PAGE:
break the last top of the range bicycle u-lock!! In fact I found a tool to open
almost any bicycle u-lock, and it costs less than £50 ($90). No it’s not a gold
plated Bic pen!
I was astonished when I looked into bicycle theft protection systems. For
example, have you seen the protection these so called “high security rating”
bicycle u-locks provide?
How many hours of protection do you think a top of the range
bicycle u-lock is
guaranteed to provide. Did you say 1 maybe 2 hours? – No chance. You are talking
about anywhere between 20 seconds and 3 minutes protection – AND THAT’S IF YOUR
LUCKY!!!! It’s sometimes quicker for the thief to cut the railing the u-lock is
attached too. Phone the manufacturer of your u-lock and ask them if you don’t
Just out of curiosity I decided to investigate how secure a chain lock would be.
I didn’t waste time on one of those flimsy cheap chains. I selected one of those
chains that looked thick enough to be used to pull a small boat and long enough
to fit around a lamp post twice. It also had a plastic sheaf to protect against
rust. I also bought an enormous pad lock. Well, it had to be to fit the chain
links. Unfortunately the chain and lock weighed 15lbs but I didn’t care about
how practical it was. I just wanted to know how secure it would be. Do you know
what I found out? Well, the chain is great. The weak link is the
be picked in seconds.
No wonder bicycle theft has reached epidemic proportions!!!
The results of many studies show; the best way to protect your bicycle is to
make it a less-attractive target. What does this mean? Well, one way is to keep
the bicycle out of sight. What can’t be seen is unlikely to be stolen. Another
way is to have more security on your bike than the bike it’s next to. Basically
this means if the bike next to yours has 1 u-lock,
Before you start shopping for a used car, do some homework. It may save you serious money. Consider your driving habits, what the car will be used for, and your budget. Research models, options, costs, repair records, safety tests, and mileage — online and through libraries and bookstores.
Whether you buy a used car from a dealer or an individual:
- Test drive the car under varied road conditions — on hills, highways, and in stop-and-go traffic.
- Ask for the car’s maintenance record from the owner, dealer, or repair shop.
- Determine the value of the vehicle before you negotiate the purchase. Check the National Automobile Dealers Association’s (NADA) Guides, Edmunds, Kelley Blue Book, and Consumer Reports. Some of these organizations charge for this information.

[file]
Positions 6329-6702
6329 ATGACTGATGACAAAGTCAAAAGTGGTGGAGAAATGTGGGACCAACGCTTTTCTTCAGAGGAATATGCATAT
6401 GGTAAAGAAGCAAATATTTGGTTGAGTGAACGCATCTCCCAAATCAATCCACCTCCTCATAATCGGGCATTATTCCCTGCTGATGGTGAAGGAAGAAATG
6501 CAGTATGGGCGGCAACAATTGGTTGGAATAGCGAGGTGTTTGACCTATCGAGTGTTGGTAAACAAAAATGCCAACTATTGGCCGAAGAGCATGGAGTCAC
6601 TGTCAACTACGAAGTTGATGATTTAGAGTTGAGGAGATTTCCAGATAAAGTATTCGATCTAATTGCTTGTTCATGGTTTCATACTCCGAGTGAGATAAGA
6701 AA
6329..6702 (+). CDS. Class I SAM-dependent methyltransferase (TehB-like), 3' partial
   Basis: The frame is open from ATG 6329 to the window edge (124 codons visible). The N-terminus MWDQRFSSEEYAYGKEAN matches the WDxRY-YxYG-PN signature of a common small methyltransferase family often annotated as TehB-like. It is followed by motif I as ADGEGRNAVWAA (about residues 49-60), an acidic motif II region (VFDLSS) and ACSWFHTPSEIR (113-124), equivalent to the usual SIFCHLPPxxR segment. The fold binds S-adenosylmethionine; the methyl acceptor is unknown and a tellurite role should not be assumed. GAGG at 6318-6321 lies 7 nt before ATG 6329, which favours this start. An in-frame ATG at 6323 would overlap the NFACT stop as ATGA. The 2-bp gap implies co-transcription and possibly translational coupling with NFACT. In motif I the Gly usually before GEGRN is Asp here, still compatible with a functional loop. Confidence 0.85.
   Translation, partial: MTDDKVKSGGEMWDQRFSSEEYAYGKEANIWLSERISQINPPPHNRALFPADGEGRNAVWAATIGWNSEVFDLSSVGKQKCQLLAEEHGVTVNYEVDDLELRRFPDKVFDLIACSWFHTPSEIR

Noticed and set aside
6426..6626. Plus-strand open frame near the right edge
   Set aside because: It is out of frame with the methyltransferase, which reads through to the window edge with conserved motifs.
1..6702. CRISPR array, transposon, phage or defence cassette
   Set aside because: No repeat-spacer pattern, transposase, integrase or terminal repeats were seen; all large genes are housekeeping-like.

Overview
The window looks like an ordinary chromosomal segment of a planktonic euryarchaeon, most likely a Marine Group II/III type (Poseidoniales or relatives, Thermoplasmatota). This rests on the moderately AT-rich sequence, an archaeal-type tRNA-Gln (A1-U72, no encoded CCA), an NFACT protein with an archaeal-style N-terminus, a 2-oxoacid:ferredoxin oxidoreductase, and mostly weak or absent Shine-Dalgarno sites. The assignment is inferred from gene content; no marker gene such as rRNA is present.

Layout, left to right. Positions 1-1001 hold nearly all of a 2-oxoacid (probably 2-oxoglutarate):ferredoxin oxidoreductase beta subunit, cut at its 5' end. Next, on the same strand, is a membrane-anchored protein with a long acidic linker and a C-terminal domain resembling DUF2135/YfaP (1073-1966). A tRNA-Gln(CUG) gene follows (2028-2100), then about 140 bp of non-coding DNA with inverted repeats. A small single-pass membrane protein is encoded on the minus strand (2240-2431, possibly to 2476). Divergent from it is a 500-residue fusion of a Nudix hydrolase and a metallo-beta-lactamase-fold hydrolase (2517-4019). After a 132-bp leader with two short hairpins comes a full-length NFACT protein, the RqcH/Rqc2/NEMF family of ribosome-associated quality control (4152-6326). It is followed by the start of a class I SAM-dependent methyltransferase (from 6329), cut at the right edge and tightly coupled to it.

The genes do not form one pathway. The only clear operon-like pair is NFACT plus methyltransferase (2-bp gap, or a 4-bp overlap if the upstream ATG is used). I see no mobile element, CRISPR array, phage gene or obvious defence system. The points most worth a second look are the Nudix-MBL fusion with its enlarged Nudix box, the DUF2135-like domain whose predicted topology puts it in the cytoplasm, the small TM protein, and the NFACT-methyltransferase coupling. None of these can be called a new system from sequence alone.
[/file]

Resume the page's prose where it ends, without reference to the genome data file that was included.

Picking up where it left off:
- Research the upkeep costs for models you’re interested in, including the frequency of repairs and maintenance costs.
- Examine the car using an inspection checklist. You can find checklists in magazines, books, and on websites that deal with used cars.
- Check whether there are any unrepaired recalls on a vehicle. Start by asking the dealer if the vehicle you’re considering has a recall. You also can check yourself by entering the VIN at safercar.gov, or by calling the National Highway Traffic Safety Administration’s (NHTSA) Vehicle Safety Hotline at 1-888-327-4236. If there is a recall, ask the dealer to fix it, or to give you information showing it was fixed. Keep in mind that federal law doesn’t require dealers to fix recalls on used cars, so you might need to get the repair done yourself. But don’t wait — according to NHTSA, all safety recalls pose safety risks and, left unrepaired, might lead to accidents.
- Get an independent review of a vehicle’s history. Check a trusted database service that gathers information from state and local authorities, salvage yards, and insurance companies. For example, the Department of Justice’s National Motor Vehicle Title Information System (NMVTIS) offers information about a vehicle’s title, odometer data, and certain damage history. Expect to pay a small fee for each report. The National Insurance Crime Bureau (NICB) maintains a free database that includes flood damage and other information. You can investigate a car’s history by its Vehicle Identification Number (VIN). You also can search online for companies that sell vehicle history reports. If the report isn’t recent or you suspect that it has missing or fabricated information, verify it with the reporting company. The information in the reports may not be complete, so you may want to get a second report from a different reporting company. Some dealer websites have links to free reports.
- Consider hiring a mechanic to inspect the car.
You have two choices: pay in full or finance over time. Financing increases the total cost of the car because you’re also paying for the cost of credit, including interest and other costs. Consider how much you can put down, the monthly payment, the financing term (such as 48 months), and the
Kiosks Available for Parking Permits
Two kiosks are located by the Parking/ID Card Cashiers’ area in Barnes & Noble bookstore and one will be at the NMSU Police Station’s reception area. Kiosks will have printer access and will print temporary permits. Your confirmation receipt will serve as your temporary permit and must be displayed on the dash of your vehicle.
PARKING PERMITS will only be available for purchase online — not in person. Kiosks are also available to register and print a temporary permit.